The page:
Well fancy seeing you here...

Hello and welcome to the rambling rollercoaster of useless ponderings, strung together in what the internet calls a "blog," and the voices call a waste of everyone elses time.

Please check your sanity at the door (along with your dignity, logic, principles, good taste and prejudices against daftness.)

"I am here to seduce you into a love of life; to help you to become a little more poetic; to help you die to the mundane and to the ordinary so that the extraordinary explodes in your life." -Bhagwan Shree Rajneesh

Friday, 11 April 2008

E=MC... erm... Hammer?

Today saw me pondering the meaning of intelligence.

Not because I am particularly philosophical, but because my intellect was commented on - and regardless of whether or not I agree with the cerebral commendations, it started me questioning what actually makes someone intelligent. I know that typically intelligence is determined as the ability to learn, and that emotional intelligence is a seperate issue, and that IQ is partially dependant on class, culture and gender.

I took one of those daft online IQ tests, and it gave me a result of 128, which isn't bad considering I have Dyscalculia and so can't answer the numerical questions very well. I never excused being "shit at maths" until I went to college and my Psychology tutor diagnosed me. I only did a few weeks of college, but I liked Ian. He's a CBT (Cognitive Behavioural Therapist) turned A-Level tutor, and watched me processing statistical information in class. He saw that no matter how many times I read the statistics on the board, it would take me ages to copy them onto paper because they'd get lost in my head on their way to the page. He simply told me one day that Dyscalculia is what I have. It's the arithmetic version of Dyslexia. I think that's used as too much of an excuse though. He said that a friend of his has it quite severely - and has to remember telephone numbers by letter because he can't 'see' numbers properly. I think I'm just thick.

Having said that, the national average IQ is 100, so I suppose 128 isn't bad for 2am. Not Good enough for MENSA. Though they probably wouldn't have me anyway - even if I was a genius. They'd say the dog ate my score.

...A genius probably wouldn't worry about MENSA's dog eating their score. A genius would know what the hell a dog is doing at MENSA in the first place. Especially one with a penchant for imaginary paperwork. It'd be a liability if you ask me. What if someone sent an important memo and he ate that? Then what would they do? Better to employ an autistic savant to be in the office - Dennis Hoffman in Rain Man for example. Someone with an eye for detail, and an impeccable memory.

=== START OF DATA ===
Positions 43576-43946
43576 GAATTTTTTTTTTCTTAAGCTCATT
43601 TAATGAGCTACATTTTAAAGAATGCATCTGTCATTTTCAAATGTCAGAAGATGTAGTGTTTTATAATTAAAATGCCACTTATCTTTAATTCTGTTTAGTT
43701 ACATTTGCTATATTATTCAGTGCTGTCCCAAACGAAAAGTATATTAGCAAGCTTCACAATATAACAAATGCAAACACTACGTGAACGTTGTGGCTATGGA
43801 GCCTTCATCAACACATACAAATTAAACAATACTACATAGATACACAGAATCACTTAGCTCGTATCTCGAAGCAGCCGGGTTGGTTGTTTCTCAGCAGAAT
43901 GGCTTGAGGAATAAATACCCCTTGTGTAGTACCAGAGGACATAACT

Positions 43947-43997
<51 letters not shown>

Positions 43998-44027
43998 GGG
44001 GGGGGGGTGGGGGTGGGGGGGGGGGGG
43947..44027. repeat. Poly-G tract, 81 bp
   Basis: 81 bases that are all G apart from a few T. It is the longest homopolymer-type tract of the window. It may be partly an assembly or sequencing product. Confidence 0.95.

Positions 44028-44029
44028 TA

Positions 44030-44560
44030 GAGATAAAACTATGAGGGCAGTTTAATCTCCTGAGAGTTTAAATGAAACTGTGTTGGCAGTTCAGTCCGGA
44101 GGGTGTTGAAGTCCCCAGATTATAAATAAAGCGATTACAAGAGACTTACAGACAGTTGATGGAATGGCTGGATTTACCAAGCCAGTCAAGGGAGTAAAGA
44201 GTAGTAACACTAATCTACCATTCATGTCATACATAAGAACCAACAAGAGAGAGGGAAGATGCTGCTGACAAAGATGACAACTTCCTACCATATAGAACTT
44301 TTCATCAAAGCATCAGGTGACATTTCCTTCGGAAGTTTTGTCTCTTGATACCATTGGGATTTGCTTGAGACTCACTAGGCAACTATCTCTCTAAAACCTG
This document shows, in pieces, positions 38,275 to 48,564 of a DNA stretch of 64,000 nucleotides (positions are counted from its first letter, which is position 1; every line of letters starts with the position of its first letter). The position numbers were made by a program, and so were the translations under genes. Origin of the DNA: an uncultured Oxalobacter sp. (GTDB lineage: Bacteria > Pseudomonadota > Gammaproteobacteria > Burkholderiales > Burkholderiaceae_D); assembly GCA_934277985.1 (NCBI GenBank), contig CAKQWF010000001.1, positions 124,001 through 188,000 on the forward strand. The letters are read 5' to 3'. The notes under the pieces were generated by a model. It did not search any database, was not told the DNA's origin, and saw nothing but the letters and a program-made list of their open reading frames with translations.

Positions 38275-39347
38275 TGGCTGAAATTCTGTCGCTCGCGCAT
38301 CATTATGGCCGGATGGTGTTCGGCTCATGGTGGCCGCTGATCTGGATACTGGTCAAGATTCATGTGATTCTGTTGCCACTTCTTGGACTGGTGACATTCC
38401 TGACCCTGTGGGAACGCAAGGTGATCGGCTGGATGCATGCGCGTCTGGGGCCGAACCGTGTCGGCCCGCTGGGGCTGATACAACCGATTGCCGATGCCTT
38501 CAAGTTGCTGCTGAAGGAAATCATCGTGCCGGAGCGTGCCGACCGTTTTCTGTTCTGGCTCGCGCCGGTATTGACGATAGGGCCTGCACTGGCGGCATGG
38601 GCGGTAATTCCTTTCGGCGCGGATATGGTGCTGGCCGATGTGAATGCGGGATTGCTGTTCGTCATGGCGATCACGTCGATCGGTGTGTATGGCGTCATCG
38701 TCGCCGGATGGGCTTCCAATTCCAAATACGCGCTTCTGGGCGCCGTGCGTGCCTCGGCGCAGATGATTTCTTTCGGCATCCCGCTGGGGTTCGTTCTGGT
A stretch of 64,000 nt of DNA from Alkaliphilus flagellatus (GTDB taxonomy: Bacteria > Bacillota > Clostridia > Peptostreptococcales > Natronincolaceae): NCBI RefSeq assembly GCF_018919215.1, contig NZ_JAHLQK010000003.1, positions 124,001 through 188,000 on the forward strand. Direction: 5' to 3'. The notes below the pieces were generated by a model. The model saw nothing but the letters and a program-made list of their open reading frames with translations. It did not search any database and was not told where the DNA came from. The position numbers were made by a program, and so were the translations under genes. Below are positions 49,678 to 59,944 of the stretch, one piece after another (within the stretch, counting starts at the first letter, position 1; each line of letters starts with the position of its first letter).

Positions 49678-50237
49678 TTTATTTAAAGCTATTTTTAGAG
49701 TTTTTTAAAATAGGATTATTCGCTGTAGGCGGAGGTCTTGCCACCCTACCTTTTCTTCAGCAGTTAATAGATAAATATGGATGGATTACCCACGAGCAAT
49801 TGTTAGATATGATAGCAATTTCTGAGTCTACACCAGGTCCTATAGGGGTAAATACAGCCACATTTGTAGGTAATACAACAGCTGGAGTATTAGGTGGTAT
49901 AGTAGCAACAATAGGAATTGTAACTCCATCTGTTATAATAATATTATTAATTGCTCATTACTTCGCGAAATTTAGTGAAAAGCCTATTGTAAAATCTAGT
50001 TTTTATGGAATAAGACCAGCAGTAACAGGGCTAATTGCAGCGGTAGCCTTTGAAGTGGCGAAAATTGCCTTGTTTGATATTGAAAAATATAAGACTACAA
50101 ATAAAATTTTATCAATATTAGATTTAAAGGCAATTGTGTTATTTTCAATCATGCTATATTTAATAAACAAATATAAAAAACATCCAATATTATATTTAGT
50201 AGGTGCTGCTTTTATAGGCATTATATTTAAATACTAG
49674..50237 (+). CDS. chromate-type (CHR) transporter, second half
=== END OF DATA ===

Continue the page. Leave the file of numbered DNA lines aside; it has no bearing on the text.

Maybe the dog at MENSA is the one that can count? I heard it on the radio. The dog's owner would shout basic sums and the dog would bark the answer (one bark for 1, two barks for 2 etc). As I heard it on the radio she might just have had a tape recorder with one bark on it, that she repeated as necessary. I was impressed at the time though. I don't know what happened to that dog, but I haven't read about it since - so maybe it was a fraud. Surely it would be more famous now, if it really could count. At the very least they would have had it on Richard and Judy.

I hope that dog at MENSA is ok. If it's eating paper then they can't be feeding it properly. I'll worry about that now - I'll have guilty dreams where I feel I should've called the RSPCA.

I think my investigation into the world of intelligence has led me to the conclusion that I have no business making such a claim.

Another person who needs to stop telling the world what they're thinking is Robbie Williams. BBC News say he's going to present a Radio4 show about Aliens. Whilst I've always found Mark Owen to be a rather odd little creature, I am not sure that qualifies Robbie to actually lecture on Extraterrestrial life-forms. He claims to have seen things flying over his home in LA for the past few years. He's been treated very recently for drug addiction, so I'm not all that surprised he's been seeing things.

On the subject of uncommon appearances; Christies are about to auction a painting by 84yr-old artist Lucian Freud. It's a life size work called 'Benefits Supervisor Sleeping' and is expected to fetch up to 18million. The subject is a JobCentre worker called Sue. To say the woman is "fat" would be politically incorrect. It would also be factually misleading - as she's not merely fat, she is incredibly obese. Somehow it's even worse because she's nude.



I look at that photograph and two things leap out at me (not those two things, though they're so large they probably would leap out at you in real life). The first, is that in the photo it takes two men to carry the painting. I think it would take many more than two men to lift the real woman, even though the canvas is lifesized. The second thing that I think when viewing the piece is: 'Did people use that sofa afterwards?" The idea of unknowingly sitting on that sofa after it had reluctantly supported the enormous weight of the nude woman makes me uncomfortable. It'd be like sitting on Calum Best's sofa knowing he'd probably had Abi Titmuss on it.

That's why I'd never buy a second-hand sofa. You don't know it's history.

After thinking about it...I reckon that online IQ tests are probably as unreliable as the dog that never made it onto Richard and Judy.

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